On Monday, 8/29, I am scheduled to have a radical hysterectomy to remove tumors in the ovarian area and a nodule on my right kidney. I will be in very good hands with the head of oncological gynecology at North Shore LIJ (too many ologies and ectomies for my taste, but what can I do?)
I will be hospitalized for about 4 days (NS/LIJ on Lakeville Road.) In the meantime, between freaking out and carrying on my fun-filled life, I’m doing okay. I played tennis this morning, have another game tomorrow and a golf game on Friday. On Sat. we will be celebrating my Mom’s and her twin sister’s 95th birthday! Sunday, golf with Kenny.
I’m busy all day and see lots of people. I have lots of support from friends and I include you in that group. Feel free to call me if you want. I’m very upbeat, but I do take 1/2 Xanax every night before bed.
Sorry I had to write this, but calling to announce the news is just not me.
Love, Melinda
Today I am seeing Marie D. and Ellen for golf. I need to leave shortly, but I have to tell you what Kenny called to tell me when he was on his way to work this morning: “Hit ’em hard, hit ’em long, hit ’em straight.” At first I thought he was referring to tennis, but no, how could he have been?
I played great (for me.) Nothing to lose mentality. Why stress over golf (which is what I’ve done for the past 6 years- EVERY time I’ve played.) I seriously felt good about my game- had many really nice shots.
Prior to my surgery, I made a true confession to Kenny. For four years I’ve held it in. I lost his mother’s diamond wedding band – the one I wore everyday and constantly received compliments on. It was set in yellow gold and really was quietly striking. In case I didn’t make it through the surgery  I didn’t want him to go through my jewelry box only to find a cheap piece  of crap that I replaced  it with. God forbid he’d go to sell it and find out  “His mother’s” wedding ring was fake!  So I told him I lost it in the parking lot  of the beach in East Hampton. At this point I wasn’t stressing over anything material and I hoped he wouldn’t be too upset. It passed. Whew! I am sorry, but there’s nothing I can do about it. I was careless on that day four years ago.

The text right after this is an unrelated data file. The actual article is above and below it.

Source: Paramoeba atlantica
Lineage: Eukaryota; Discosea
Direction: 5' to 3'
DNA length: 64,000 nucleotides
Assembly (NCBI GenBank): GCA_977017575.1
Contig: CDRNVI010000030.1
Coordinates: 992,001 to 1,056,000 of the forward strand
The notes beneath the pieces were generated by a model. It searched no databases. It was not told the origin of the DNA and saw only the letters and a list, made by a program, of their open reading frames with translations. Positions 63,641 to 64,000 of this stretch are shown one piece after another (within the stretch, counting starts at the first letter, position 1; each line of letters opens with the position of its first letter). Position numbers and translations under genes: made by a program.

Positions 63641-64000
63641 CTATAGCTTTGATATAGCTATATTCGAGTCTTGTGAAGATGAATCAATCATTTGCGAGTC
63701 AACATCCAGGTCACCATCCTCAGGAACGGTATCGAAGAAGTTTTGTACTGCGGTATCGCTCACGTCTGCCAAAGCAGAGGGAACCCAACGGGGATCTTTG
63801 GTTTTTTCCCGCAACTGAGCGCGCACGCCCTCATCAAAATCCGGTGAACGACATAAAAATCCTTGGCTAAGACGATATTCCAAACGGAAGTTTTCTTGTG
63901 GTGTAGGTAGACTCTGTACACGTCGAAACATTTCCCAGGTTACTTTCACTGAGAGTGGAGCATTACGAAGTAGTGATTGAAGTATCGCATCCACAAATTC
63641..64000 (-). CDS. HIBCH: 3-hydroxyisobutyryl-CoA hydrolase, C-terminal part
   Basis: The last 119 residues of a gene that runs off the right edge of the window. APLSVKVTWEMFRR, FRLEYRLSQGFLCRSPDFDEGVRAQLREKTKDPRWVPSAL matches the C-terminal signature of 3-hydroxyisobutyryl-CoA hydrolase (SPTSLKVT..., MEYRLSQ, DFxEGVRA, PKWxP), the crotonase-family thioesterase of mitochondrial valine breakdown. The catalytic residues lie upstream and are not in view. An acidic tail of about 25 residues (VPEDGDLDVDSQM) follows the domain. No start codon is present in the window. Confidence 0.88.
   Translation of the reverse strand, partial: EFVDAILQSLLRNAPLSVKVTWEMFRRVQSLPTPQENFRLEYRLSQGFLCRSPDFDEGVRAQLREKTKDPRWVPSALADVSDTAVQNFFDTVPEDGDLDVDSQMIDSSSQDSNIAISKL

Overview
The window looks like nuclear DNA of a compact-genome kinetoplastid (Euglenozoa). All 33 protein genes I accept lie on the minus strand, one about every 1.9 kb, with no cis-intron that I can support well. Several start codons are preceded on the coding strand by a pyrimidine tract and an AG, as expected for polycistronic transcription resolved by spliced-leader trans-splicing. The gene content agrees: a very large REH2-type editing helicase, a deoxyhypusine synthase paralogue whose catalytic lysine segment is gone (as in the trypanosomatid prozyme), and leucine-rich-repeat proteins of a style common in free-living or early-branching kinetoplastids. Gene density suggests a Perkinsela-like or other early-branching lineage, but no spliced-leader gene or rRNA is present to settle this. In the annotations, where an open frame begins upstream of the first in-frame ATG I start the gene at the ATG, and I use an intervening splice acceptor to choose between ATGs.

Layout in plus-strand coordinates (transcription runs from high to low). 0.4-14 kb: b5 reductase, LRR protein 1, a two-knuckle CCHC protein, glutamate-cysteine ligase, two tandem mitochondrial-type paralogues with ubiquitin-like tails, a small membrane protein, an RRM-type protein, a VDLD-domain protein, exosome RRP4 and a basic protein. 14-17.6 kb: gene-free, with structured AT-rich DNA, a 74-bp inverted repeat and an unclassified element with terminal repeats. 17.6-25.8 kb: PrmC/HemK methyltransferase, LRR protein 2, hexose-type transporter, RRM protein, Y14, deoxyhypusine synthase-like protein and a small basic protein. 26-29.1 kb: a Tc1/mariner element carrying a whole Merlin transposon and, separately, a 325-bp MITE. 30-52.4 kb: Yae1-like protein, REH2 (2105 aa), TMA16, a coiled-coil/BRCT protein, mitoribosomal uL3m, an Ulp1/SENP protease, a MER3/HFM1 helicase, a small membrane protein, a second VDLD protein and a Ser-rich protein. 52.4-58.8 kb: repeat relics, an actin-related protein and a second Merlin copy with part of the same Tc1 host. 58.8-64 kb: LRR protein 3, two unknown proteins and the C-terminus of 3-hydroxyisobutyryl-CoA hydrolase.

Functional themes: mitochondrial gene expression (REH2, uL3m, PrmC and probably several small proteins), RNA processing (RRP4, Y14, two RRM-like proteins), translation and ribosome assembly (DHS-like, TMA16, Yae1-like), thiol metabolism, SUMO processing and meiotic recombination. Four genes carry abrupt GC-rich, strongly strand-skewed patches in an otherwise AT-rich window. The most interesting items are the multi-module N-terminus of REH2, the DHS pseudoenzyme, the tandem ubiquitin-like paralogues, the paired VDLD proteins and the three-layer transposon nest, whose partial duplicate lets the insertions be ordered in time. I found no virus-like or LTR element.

Fast forward to September 29, 2016. Four weeks post-surgery. I will spare the details but yes, it certainly was ovarian cancer. Kenny covered the hospital experience deftly in email blasts to my nearest and dearest. And now when I get up tomorrow morning I will be headed to the Monter Cancer Center in Lake Success for my first 3-5 hour session of chemotherapy. The oncologist that I chose for this reviewed the pathology with us last Thursday. She said twice (once then and  once  over the phone) that there will be a good outcome. It is Stage2 as opposed to an advanced cancer but a slight technicality  really makes it Stage 3. This I will explain because it initially freaked me out.  I should be inured already- bad news and  more bad news, but always with lots of hope for recovery. I do know I’ve recovered very well (and continue to do so) from the August 29 surgery. Lots of unfit people tell me how my fitness level has helped me. I’ll go with that. When the oncologist at Monter said I have Stage 2, we mentioned that my surgeon said the cancer was not caught early. We left it at that. On Monday, she called me to say that she met with my surgeon and discussed this. The fact that there were some cancer cells removed from outside the pelvis near the abdomen makes it Stage 3, but she said it’s just a technicality. “Your outcome is still very good.”
Friends have stepped up like there’s no tomorrow. I came home from the hospital on Thursday morning, Sept 1st  and have had non-stop company since Sept. 3rd (mostly 2 at a time according to my plan.) Outpourings of generosity and love have boosted me up for an entire month. Yesterday Eileen Hudon gave me a sterling silver bracelet with “Strength” engraved on it. It will be on my wrist tomorrow. The cards, meals, food, visits, homemade Linzer tarts, my favorite sandwiches and wraps- OMG! It sounds trite, but it’s not : I feel the love.  But by far, the one who has been with me every step has been Kenny, my love. I just hope he’s not getting too run down – and I do remind him daily. I’m also there for him with his recent transition to the insulin pump. He keeps telling me we’re here for each other.
This is the email I put out on the day of my first chemotherapy session: It’s called “Piece o’ Cake.”
To my nearest and dearest,
     I called this “a Piece o’ Cake” because I was told today that I need to put on a few pounds. So, let me eat cake!